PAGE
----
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        Security Council
23 July 2003

Original: English

Report of the Secretary-General on the United Nations Interim Force in Lebanon

(for the period from 15 January 2003 to 23 July 2003)

I. Introduction

1. The present report is submitted pursuant to Security Council resolution 1461 (2003) of 30 January 2003, by which the Council extended the mandate of the United Nations Interim Force in Lebanon (UNIFIL) for a further period of six months, until 31 July 2003. It covers developments since my previous report, dated 14 January 2003 (S/2003/38).

II. Situation in the area of operation

2. The situation in the area of operation of UNIFIL remained generally quiet but tense through a reporting period marked by regional conflict. The most significant sources of tension were the persistent Israeli violations of Lebanese airspace and instances of Hizbollah anti-aircraft fire directed across the Blue Line towards Israeli villages. There were no violent exchanges in the Shab’a farms area after the January incident reported to the Council the week prior to the last mandate renewal. Minor ground violations of the Blue Line by Lebanese shepherds took place on a routine basis, while other ground violations were rare. UNIFIL recorded only a few violations by Lebanese vehicles and one ground violation from the Israeli side.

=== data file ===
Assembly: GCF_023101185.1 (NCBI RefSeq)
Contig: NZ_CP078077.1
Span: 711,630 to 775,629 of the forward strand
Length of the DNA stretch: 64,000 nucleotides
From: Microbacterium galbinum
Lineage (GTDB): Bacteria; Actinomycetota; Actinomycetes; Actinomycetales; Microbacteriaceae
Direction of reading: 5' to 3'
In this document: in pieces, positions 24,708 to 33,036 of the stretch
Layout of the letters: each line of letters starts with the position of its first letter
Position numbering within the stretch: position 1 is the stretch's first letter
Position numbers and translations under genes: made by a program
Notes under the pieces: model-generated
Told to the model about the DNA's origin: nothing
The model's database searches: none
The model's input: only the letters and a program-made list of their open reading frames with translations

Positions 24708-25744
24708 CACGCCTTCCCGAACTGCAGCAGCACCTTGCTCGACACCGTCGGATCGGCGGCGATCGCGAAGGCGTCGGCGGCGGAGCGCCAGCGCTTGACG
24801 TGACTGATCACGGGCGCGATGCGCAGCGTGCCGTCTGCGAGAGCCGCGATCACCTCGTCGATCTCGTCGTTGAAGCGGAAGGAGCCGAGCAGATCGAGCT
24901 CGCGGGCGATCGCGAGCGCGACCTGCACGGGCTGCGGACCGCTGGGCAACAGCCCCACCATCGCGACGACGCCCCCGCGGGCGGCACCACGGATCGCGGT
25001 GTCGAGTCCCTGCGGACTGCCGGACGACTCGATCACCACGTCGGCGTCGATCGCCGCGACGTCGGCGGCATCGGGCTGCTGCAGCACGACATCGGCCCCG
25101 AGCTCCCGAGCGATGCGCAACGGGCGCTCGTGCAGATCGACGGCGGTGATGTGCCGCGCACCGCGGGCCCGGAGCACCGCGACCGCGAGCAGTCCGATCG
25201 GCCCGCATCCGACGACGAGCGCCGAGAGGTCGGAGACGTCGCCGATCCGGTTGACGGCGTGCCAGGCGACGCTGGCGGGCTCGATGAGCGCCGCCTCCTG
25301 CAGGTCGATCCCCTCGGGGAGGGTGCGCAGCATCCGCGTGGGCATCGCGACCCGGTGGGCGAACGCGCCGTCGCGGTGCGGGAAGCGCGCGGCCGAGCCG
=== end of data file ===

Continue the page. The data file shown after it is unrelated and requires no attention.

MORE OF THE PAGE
3. Israeli air incursions into Lebanon increased overall during the reporting period, though the numbers have declined since early July. UNIFIL recorded almost daily violations across the Blue Line in some weeks. As in the past, many Israeli overflights penetrated deep into Lebanon, often generating sonic booms over populated areas. The pattern identified in my previous reports continued, whereby some aircraft would fly out to sea and enter Lebanese airspace north of the UNIFIL area of operation, thus avoiding direct observation and verification by UNIFIL. These overflights are widely observed by civilians, United Nations personnel and other members of the international community, and reported to UNIFIL by the Lebanese authorities. Israeli air incursions continued despite frequent calls by United Nations officials and a number of concerned Member States that Israel cease these violations.

4. Hizbollah continued to respond to the air incursions with anti-aircraft fire, often immediately but at times with a considerable delay. On several occasions, UNIFIL recorded Hizbollah fire that was not preceded by Israeli overflights in its area of operation. There were two incidents where anti-aircraft rounds landed in Qiryat Shemona and one in Even Menahem, causing serious damage to civilian structures but no casualties, and several instances of debris falling on to the Israeli side of the line. On 28 April, shrapnel from anti-aircraft fire caused minor damage to a UNIFIL post. My representatives in the region and I stressed repeatedly to the Lebanese authorities that Hizbollah’s anti-aircraft fire across the Blue Line constitutes a violation.

5. The breach of the ceasefire in the Shab’a farms area occurred on 21 January when Hizbollah fired 56 mortar rounds at an Israel Defense Forces position south-east of Kafr Shuba. The Israel Defense Forces retaliated with artillery and mortar fire and two aerial bombs directed at the area from which the Hizbollah fire had emanated. One Lebanese civilian was killed and at least two others injured by the Israel Defense Forces fire.